( Autofrisk

Info Catalog ( Using Autoconf Macros ( Autoconf Support ( Using Autofrisk
 12.4 Autofrisk
 The "guile-tools autofrisk" command looks for the file `' in
 the current directory and writes out `' containing
 autoconf definitions for `AUTOFRISK_CHECKS' and `AUTOFRISK_SUMMARY'.
  Autoconf Background, and  Using Autoconf Macros, for
 more info.
    The file consists of a series of configuration forms
 (Scheme lists), which have one of the following formats:
        (files-glob PATTERN ...)                      ;; required
        (non-critical-external MODULE ...)            ;; optional
        (non-critical-internal MODULE ...)            ;; optional
        (programs (MODULE PROG ...) ...)              ;; optional
        (pww-varname VARNAME)                         ;; optional
    PATTERN is a string that may contain "*" and "?" characters to be
 expanded into filenames.  MODULE is a list of symbols naming a module,
 such as `(srfi srfi-1)'.  VARNAME is a shell-safe name to use instead of
 `probably_wont_work', the default.  This var is passed to `AC_SUBST'.
 PROG is a string that names a program, such as "gpg".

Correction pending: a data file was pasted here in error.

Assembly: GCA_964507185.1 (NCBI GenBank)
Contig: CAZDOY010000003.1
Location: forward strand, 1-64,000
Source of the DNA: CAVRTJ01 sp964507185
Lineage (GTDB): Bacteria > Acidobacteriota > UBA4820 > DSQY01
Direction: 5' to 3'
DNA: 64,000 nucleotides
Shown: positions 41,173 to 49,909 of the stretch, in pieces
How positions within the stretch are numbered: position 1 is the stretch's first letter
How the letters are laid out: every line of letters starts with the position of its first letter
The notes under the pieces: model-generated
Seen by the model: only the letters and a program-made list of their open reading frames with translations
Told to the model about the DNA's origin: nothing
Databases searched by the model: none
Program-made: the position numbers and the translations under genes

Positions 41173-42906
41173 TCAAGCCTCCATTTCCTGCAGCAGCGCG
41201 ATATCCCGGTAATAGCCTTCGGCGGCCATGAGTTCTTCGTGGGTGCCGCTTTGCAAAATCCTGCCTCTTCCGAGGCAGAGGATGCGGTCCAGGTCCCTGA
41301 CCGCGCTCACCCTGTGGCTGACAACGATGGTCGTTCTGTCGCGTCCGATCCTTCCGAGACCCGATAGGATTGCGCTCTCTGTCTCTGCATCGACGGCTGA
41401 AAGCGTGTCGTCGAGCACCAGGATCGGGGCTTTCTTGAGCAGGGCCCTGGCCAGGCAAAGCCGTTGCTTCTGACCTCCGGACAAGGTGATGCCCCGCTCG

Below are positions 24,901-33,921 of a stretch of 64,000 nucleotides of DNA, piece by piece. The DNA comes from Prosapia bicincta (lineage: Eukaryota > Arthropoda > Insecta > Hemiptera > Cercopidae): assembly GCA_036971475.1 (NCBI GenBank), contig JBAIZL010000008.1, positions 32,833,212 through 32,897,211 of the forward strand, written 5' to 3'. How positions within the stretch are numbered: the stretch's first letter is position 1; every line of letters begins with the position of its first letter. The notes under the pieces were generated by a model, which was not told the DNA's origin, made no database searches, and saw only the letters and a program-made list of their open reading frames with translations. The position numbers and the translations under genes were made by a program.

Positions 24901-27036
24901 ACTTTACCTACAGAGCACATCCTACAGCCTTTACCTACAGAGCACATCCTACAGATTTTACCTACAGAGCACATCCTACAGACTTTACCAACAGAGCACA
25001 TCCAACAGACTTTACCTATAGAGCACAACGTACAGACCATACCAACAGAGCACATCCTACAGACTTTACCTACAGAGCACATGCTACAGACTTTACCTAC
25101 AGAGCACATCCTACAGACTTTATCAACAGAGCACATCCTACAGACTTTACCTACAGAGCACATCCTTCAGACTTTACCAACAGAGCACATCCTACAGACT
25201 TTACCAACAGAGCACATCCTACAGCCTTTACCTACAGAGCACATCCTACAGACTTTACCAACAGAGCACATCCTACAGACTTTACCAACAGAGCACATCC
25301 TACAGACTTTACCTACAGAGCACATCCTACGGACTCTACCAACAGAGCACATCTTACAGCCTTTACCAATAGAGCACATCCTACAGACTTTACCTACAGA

Autofrisk expands the `files-glob' pattern(s) into a list of files,
 scans each file's module definition form(s), and constructs a module
 dependency graph wherein modules defined by `define-module' are
 considered "internal" and the remaining, "external".  For each external
 module that has an internal dependency, Autofrisk emits a
 `GUILE_MODULE_REQUIRED' check ( Autoconf Macros), which
 altogether form the body of `AUTOFRISK_CHECKS'.
    `GUILE_MODULE_REQUIRED' causes the `configure' script to exit with
 an error message if the specified module is not available; it enforces a
 strong dependency.  You can temper dependency strength by using the
 `non-critical-external' and `non-critical-internal' configuration forms
 in  For graph edges that touch such non-critical modules,
 Autofrisk uses `GUILE_MODULE_AVAILABLE', and arranges for
 `AUTOFRISK_SUMMARY' to display a warning if they are not found.
    The shell code resulting from the expansion of `AUTOFRISK_CHECKS' and
 `AUTOFRISK_SUMMARY' uses the shell variable `probably_wont_work' to
 collect the names of unfound non-critical modules.  If this bothers
 you, use configuration form `(pww-name foo)' in
    Although Autofrisk does not detect when a module uses a program (for
 example, in a `system' call), it can generate `AC_PATH_PROG' forms
 anyway if you use the `programs' configuration form in
 These are collected into `AUTOCONF_CHECKS'.
     Using Autofrisk, for some examples.
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